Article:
The current US policy disfavours the setting up of old-fashioned military bases abroad, which would be wasteful and unwarranted in the post-Cold War era. Source: AP
The American diplomats on the South Asia beat maintain that there are “no plans for US base in Maldives.” The US stance is that their Status of Forces Agreement [SOFA] under negotiation with the government of Maldives is a “normal practice.”
They argue, the US has signed SOFAs with over 100 countries, so what’s the big deal. The Maldives Defence Minister Mohamed Nazim says that as per his understanding, the SOFA would facilitate “joint military training exercises” that the US has proposed. Meanwhile, Chinese newspaper Global Times has carried on Monday a Xinhua agency report appropriately entitled “Maldives could allow increased US military presence.”
Do these reports contradict each other? To my mind, the reports are variations of a single theme. Consider the following: The current US policy disfavours the setting up of old-fashioned military bases abroad, which would be wasteful and unwarranted in the post-Cold War era. Clearly, Okinawa in Japan or Yongsan in Seoul are a thing of the past.
The United States is currently negotiating a SOFA with Afghanistan. But Washington maintains that it has no intentions of setting up military bases in Afghanistan – although the intention is quite obviously to establish open-ended American military presence in the region.
No one can take exception to such diplomatic sophistry. The former US defence secretary Donald Rumsfeld who had a way with words conjured up a brilliant expression to describe the post-modern American military bases abroad. He called them “lily-pads” and embedded the label in a new military doctrine signifying a fundamental shift in how the US forces are deployed worldwide in the 21st century.
A reasonable compromise under the circumstances will be to refer to the upcoming US military bases in the Maldives as “lily pads.” Plainly put, the US-Maldives SOFA happens to contain terms and provisions, which go way beyond what the Pentagon would operationally need for a bunch of beefy American trainers to visit the island archipelago to train the armed forces of Maldives. Pentagon has coined a nice expression to call its military training programme for the Maldives – “coconut grove.”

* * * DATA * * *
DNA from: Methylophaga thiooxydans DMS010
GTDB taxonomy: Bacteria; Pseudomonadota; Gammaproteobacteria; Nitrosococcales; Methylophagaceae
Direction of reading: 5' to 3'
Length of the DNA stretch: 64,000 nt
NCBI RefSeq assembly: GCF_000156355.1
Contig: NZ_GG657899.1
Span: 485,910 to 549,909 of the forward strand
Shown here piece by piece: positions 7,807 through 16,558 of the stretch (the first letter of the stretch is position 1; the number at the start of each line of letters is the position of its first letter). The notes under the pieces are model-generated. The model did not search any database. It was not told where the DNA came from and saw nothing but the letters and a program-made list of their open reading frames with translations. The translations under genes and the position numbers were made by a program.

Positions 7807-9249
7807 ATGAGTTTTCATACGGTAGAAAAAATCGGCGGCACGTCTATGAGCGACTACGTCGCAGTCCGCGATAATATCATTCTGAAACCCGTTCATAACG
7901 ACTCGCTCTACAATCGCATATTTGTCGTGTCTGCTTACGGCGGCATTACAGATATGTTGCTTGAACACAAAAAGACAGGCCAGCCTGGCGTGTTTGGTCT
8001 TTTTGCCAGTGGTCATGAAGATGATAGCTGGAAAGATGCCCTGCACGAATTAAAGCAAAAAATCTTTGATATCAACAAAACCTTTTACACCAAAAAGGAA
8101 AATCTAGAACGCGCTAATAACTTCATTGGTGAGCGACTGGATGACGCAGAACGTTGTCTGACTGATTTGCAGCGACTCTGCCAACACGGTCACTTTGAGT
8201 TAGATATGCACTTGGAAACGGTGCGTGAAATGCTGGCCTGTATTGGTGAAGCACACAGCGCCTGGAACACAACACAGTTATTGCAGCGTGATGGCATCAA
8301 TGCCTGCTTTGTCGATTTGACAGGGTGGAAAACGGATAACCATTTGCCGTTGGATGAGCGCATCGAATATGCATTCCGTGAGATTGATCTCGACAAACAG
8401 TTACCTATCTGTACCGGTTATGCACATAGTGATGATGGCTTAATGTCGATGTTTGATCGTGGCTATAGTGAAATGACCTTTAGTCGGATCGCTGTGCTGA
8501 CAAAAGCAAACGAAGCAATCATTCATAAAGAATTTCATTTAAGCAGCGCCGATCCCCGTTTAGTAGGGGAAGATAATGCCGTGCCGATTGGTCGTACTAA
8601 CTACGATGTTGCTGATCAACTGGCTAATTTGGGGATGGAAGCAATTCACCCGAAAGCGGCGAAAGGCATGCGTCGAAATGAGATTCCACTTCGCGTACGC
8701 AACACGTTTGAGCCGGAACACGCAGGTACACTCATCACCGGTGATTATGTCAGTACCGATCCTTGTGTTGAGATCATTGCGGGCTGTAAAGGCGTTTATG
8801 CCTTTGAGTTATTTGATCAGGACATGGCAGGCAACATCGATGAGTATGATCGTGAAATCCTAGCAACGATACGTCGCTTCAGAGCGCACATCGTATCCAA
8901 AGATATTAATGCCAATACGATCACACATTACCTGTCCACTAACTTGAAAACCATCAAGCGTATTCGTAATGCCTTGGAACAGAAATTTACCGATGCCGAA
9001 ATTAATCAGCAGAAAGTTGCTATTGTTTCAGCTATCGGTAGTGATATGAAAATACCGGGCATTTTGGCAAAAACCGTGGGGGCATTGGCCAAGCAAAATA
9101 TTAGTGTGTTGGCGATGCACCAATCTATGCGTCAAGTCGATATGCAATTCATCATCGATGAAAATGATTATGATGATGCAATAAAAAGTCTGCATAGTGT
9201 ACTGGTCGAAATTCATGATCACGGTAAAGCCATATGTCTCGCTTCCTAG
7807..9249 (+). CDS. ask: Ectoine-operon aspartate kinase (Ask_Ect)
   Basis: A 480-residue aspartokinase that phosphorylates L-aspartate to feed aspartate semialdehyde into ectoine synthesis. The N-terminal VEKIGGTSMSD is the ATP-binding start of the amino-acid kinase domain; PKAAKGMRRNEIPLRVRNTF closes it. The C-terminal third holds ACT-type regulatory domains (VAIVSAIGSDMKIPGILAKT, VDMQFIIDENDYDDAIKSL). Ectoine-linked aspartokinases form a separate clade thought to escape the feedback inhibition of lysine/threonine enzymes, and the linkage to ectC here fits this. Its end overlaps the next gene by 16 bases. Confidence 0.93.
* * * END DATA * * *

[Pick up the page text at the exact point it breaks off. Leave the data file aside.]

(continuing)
Funnily, too, according to the latest CIA Fact Sheet, the Maldives as a country would have 4167 men and 3595 women “reaching militarily significant annually”, which is to say, Pentagon will have a real hard time finding people to come to the coconut grove to get trained.
To be sure, all this is a joke. Who is it that the American diplomats are
kidding? Plainly put, the US is acquiring some very valuable real estate in the
Indian Ocean by exploiting the perceived insecurity of
the political elites who usurped power and currently matter in Malé.
Britain found Gan military base in the Maldives to be of great worth during World War II operations. It gave up Gan in 1976 as it pulled out from “east of Suez.” The Pentagon now wants it back. Period.
But the real stunner today has been the claim by a senior US state department official in Washington that the Obama administration consulted New Delhi about the upcoming SOFA with the Maldives.
Of course, there is no way to cross-check an American diplomat’s claim. But then, any Indian pundit would know the US is a benign military power and its military presence is a great thing to have – be it in the lily pads in Singapore, Thailand, Diego Garcia or Bahrain or the dozens of lily pads spread across the Persian Gulf region or the new lily pads coming up in Afghanistan and the Maldives. Conceivably, the more lily pads the merrier; they keep the Chinese away.
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